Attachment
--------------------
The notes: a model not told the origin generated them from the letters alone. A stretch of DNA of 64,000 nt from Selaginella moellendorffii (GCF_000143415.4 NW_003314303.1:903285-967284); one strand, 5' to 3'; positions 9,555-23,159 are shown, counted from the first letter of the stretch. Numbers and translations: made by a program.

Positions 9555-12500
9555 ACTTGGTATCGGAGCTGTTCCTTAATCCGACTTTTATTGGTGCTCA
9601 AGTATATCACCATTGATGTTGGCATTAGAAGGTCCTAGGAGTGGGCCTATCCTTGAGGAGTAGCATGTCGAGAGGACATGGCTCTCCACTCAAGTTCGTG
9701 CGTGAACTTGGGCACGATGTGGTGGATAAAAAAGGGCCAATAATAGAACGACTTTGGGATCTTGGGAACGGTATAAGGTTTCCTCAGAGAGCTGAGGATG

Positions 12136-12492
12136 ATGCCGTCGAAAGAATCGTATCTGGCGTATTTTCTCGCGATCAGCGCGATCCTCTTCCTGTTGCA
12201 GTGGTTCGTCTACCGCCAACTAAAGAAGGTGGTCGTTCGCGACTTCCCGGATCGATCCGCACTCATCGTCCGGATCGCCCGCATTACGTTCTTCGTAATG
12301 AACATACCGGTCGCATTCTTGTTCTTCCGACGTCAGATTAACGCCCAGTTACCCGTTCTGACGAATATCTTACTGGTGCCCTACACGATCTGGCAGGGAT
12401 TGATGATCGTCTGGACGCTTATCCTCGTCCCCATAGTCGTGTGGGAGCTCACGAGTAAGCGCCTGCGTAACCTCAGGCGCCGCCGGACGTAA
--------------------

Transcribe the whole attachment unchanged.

The notes: a model not told the origin generated them from the letters alone. A stretch of DNA of 64,000 nt from Selaginella moellendorffii (GCF_000143415.4 NW_003314303.1:903285-967284); one strand, 5' to 3'; positions 9,555-23,159 are shown, counted from the first letter of the stretch. Numbers and translations: made by a program.

Positions 9555-12500
9555 ACTTGGTATCGGAGCTGTTCCTTAATCCGACTTTTATTGGTGCTCA
9601 AGTATATCACCATTGATGTTGGCATTAGAAGGTCCTAGGAGTGGGCCTATCCTTGAGGAGTAGCATGTCGAGAGGACATGGCTCTCCACTCAAGTTCGTG
9701 CGTGAACTTGGGCACGATGTGGTGGATAAAAAAGGGCCAATAATAGAACGACTTTGGGATCTTGGGAACGGTATAAGGTTTCCTCAGAGAGCTGAGGATG

Positions 12136-12492
12136 ATGCCGTCGAAAGAATCGTATCTGGCGTATTTTCTCGCGATCAGCGCGATCCTCTTCCTGTTGCA
12201 GTGGTTCGTCTACCGCCAACTAAAGAAGGTGGTCGTTCGCGACTTCCCGGATCGATCCGCACTCATCGTCCGGATCGCCCGCATTACGTTCTTCGTAATG
12301 AACATACCGGTCGCATTCTTGTTCTTCCGACGTCAGATTAACGCCCAGTTACCCGTTCTGACGAATATCTTACTGGTGCCCTACACGATCTGGCAGGGAT
12401 TGATGATCGTCTGGACGCTTATCCTCGTCCCCATAGTCGTGTGGGAGCTCACGAGTAAGCGCCTGCGTAACCTCAGGCGCCGCCGGACGTAA